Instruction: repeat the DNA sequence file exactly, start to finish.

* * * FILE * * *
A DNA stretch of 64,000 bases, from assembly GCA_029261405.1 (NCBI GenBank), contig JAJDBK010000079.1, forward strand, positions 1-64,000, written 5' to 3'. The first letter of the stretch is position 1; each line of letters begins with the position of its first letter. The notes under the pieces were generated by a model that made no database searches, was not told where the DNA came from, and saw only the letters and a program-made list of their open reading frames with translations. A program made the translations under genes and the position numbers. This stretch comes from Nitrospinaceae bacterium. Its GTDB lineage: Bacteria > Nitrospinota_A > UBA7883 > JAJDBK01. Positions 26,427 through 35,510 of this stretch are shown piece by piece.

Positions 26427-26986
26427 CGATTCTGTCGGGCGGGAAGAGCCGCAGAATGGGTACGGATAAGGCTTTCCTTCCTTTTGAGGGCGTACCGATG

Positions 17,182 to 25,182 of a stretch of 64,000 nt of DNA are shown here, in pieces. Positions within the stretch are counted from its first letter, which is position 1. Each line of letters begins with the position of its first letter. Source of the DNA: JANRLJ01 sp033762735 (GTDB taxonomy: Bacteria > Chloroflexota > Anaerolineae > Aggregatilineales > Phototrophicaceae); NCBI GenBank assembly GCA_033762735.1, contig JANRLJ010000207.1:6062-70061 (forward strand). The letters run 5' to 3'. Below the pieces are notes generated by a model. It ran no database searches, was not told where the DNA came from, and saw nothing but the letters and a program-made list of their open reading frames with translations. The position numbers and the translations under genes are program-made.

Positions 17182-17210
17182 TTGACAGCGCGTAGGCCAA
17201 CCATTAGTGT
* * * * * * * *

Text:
A DNA stretch of 64,000 bases, from assembly GCA_029261405.1 (NCBI GenBank), contig JAJDBK010000079.1, forward strand, positions 1-64,000, written 5' to 3'. The first letter of the stretch is position 1; each line of letters begins with the position of its first letter. The notes under the pieces were generated by a model that made no database searches, was not told where the DNA came from, and saw only the letters and a program-made list of their open reading frames with translations. A program made the translations under genes and the position numbers. This stretch comes from Nitrospinaceae bacterium. Its GTDB lineage: Bacteria > Nitrospinota_A > UBA7883 > JAJDBK01. Positions 26,427 through 35,510 of this stretch are shown piece by piece.

Positions 26427-26986
26427 CGATTCTGTCGGGCGGGAAGAGCCGCAGAATGGGTACGGATAAGGCTTTCCTTCCTTTTGAGGGCGTACCGATG

Positions 17,182 to 25,182 of a stretch of 64,000 nt of DNA are shown here, in pieces. Positions within the stretch are counted from its first letter, which is position 1. Each line of letters begins with the position of its first letter. Source of the DNA: JANRLJ01 sp033762735 (GTDB taxonomy: Bacteria > Chloroflexota > Anaerolineae > Aggregatilineales > Phototrophicaceae); NCBI GenBank assembly GCA_033762735.1, contig JANRLJ010000207.1:6062-70061 (forward strand). The letters run 5' to 3'. Below the pieces are notes generated by a model. It ran no database searches, was not told where the DNA came from, and saw nothing but the letters and a program-made list of their open reading frames with translations. The position numbers and the translations under genes are program-made.

Positions 17182-17210
17182 TTGACAGCGCGTAGGCCAA
17201 CCATTAGTGT